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VTT’s film surface modification technology goes global in the printed intelligence sector

18.01.2013


– New features for consumer products with eye-catching, communicative and ecological packaging

A cost-effective, sustainable solution for producing flexible film with no metal, extra lacquers or lamination has been introduced by Iscent, a Finnish start-up company based on technology from VTT Technical Research Centre of Finland. The film surface modification technology enables the production of holograph-like images for plastic and fibre-based film materials. Iscent’s new extra-wide production line enables large-volume production of new kinds of products with minimised raw material costs.

At the end of 2012, Iscent made a significant investment in a wide web (1,200 mm) roll-to-roll production line that uses the film surface modification technology. The wider line offers many interesting opportunities for printing, but is especially developed to meet the needs of new consumer package solutions, such as wrappings, flexible packages and labels. Commercial holograms in the printing industry are often printed on narrow-web lines; this makes the new production line very competitive.

The wider processing line can be installed easily, either as a part of the traditional printing line or working alongside it. The production speed meets the requirements of traditional printing lines, and tailored extra effects can be produced directly on to the surfaces of flexible films and papers.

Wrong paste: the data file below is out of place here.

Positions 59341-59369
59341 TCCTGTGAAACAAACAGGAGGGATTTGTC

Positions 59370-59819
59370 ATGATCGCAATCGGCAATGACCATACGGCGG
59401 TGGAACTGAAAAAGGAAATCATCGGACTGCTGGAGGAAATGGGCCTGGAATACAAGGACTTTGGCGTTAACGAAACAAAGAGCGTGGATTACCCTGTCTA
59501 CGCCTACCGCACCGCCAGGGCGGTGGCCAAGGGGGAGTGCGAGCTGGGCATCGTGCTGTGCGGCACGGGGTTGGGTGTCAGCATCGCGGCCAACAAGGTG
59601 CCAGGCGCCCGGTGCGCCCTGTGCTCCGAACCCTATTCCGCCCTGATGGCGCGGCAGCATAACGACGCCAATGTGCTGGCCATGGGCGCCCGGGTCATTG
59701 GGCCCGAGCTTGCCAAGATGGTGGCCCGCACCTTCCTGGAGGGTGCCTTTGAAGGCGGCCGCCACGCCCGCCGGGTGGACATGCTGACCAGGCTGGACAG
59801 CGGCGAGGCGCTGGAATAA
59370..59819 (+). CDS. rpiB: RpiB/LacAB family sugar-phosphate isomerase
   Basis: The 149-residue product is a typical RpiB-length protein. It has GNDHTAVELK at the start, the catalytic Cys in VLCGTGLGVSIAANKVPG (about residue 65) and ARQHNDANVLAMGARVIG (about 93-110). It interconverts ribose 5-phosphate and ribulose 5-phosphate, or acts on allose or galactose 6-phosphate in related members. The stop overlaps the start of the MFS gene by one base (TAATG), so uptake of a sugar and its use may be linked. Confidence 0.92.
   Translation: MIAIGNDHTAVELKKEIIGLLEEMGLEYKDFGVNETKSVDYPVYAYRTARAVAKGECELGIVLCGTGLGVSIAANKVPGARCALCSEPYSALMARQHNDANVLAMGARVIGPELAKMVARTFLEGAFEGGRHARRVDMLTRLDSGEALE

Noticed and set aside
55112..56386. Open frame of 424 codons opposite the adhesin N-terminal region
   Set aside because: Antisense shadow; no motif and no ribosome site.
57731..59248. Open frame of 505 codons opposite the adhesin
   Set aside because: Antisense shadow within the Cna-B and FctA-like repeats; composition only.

Iscent plans to go global, with several technology package deals and production sites anticipated in packaging and printing houses within the next few years. The focus markets are Europe, Russia, the USA and Japan.

Applications from self-cleaning surfaces to brand protection

The film surface modification technology is applicable in a wide range of markets. The technology is particularly expected to fire up global brand owners looking for additional effects for their products or better methods against counterfeits. Being free of additional material, the process is also suitable for food packaging applications. Other applications can be found in microfluidics, in-mould plastic inserts and decorative interior products. Future products being planned include micro- and nano-level surface modifications to create tailored, decorative, tactile and self-cleaning surfaces for consumer products.

The holographic appearance can be produced ecologically – an important consideration for many consumers and manufacturers nowadays. The new technology offers products a new edge, with light-scattering effects produced without the traditional cost-consuming varnishes and metals.

Film surface modification technology is a satisfying example of the impact of VTT innovation on packaging development, and reinforces the valuable link between quality research and commercial development.

Find Iscent at Convertech JAPAN 2013 Tokyo, 30 January – 1 February 2013.Venue: Tokyo Big Sight, Japan, East Exhibition Hall 2, booth 2B-22
www.convertechjapan.com/en2013

Find VTT at Nanotech 2013 Tokyo, 30 January – 1 February 2013.
Venue: Tokyo Big Sight, Japan, East Exhibition Hall 5, booth 5M-28
http://www.nanotechexpo.jp/en/

Images:

1) Iscent’s roll to roll production line for special effects on flexible materials.

2) Microfluidic business card. Hot embossed microfluidic channels filled with coloured liquid can also be used for decorative marketing purposes.

3) Hot embossed light scattering effects made on printed carton.


Additional information

Raimo Korhonen
Technology Manager
+358 20 722 3044

Eero Hurme
Manager, Sales and Marketing, Iscent
+358 40 525 7426, eero.hurme@iscent.fi

 

 

Additional information

Raimo Korhonen
Technology Manager
+358 20 722 3044

Eero Hurme
Manager, Sales and Marketing, Iscent
+358 40 525 7426, eero.hurme@iscent.fi